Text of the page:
SECTION IX. Concerning that objection against the doctrine which has been maintained, that it makes God the Author of Sin.

SECTION X. Concerning sin's first Entrance into the world.

SECTION XI. Of a supposed Inconsistence between these principles and God's moral character.

SECTION XII. Of a supposed tendency of these principles to Atheism and Licentiousness.

SECTION XIII. Concerning that objection against the reasoning, by which the Calvinistic doctrine is supposed, that it is metaphysical and abstruse.

SECTION XIV. The Conclusion.




VII. The great christian doctrine of original sin defended.

Advertisement, containing a brief account of this book and its author, by the first editor.

The author's Preface.

PART I. Evidences of Original Sin from Facts and Events.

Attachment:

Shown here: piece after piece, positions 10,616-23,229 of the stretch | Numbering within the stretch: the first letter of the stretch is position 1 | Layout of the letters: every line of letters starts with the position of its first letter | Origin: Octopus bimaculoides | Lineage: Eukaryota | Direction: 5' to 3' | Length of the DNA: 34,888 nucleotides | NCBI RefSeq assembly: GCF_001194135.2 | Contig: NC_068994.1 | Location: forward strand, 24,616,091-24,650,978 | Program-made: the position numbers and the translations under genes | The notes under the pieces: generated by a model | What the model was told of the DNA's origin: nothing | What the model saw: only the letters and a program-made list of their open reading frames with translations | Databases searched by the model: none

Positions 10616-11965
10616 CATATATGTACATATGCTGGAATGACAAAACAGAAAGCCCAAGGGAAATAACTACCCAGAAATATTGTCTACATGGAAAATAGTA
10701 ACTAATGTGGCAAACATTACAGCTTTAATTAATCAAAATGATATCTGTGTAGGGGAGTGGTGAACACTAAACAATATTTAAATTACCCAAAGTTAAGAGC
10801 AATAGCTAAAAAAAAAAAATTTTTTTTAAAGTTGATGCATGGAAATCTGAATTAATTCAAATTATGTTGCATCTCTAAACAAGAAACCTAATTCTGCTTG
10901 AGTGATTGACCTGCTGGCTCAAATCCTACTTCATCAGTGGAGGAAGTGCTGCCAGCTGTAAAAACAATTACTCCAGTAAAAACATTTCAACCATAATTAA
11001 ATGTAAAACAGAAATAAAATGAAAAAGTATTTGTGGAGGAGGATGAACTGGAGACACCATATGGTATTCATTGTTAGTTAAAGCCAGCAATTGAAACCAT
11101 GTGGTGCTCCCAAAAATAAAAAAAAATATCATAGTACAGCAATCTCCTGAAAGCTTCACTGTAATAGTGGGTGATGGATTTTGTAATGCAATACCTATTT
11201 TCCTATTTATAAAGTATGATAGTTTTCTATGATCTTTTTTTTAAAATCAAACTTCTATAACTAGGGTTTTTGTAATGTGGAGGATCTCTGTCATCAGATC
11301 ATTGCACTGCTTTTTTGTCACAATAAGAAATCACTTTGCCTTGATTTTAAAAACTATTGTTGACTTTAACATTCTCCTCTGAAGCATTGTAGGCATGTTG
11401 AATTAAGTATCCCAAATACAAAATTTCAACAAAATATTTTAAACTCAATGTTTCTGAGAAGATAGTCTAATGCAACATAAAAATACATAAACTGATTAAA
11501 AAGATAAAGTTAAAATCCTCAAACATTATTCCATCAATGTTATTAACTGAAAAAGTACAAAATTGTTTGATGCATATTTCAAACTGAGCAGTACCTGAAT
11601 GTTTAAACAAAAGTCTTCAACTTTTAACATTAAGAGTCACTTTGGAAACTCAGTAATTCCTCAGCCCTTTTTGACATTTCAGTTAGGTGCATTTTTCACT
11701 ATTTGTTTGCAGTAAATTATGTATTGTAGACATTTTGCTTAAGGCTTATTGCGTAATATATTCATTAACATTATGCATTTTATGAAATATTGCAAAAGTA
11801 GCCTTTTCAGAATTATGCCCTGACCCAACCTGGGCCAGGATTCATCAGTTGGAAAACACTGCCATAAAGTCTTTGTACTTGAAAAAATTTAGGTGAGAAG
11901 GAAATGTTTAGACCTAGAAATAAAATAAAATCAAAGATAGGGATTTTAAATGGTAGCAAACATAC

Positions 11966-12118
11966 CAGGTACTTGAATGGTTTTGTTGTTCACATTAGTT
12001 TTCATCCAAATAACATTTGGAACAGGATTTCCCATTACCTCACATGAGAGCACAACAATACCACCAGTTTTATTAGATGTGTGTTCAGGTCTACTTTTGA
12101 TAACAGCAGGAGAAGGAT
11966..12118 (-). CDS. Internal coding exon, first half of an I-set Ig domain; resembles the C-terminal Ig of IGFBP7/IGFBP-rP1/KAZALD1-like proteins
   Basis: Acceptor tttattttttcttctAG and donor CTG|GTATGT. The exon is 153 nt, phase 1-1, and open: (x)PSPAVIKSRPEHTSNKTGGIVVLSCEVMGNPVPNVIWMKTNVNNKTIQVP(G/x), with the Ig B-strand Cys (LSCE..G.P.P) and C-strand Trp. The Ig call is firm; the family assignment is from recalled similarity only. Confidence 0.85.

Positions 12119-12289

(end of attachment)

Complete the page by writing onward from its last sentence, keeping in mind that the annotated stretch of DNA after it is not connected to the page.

PART II. Proofs of the Doctrine from particular parts of Scripture.

PART III. Evidence of the Doctrine from Redemption by Christ.

PART IV. Containing Answers to Objections.

PART IV. Containing Answers to Objections.



PART I. Concerning the nature of the Affections and their importance in Religion.

PART II. Showing what are no certain Signs that Religious Affections are truly gracious, or that they are not.

PART III. Showing what are distinguishing Signs of truly gracious and holy Affections.

APPENDIX to the Treatise on the Affections.

LETTER I. To Mr. Gillespie, in answer to objections.






XIV Five discourses on the soul's eternal salvation.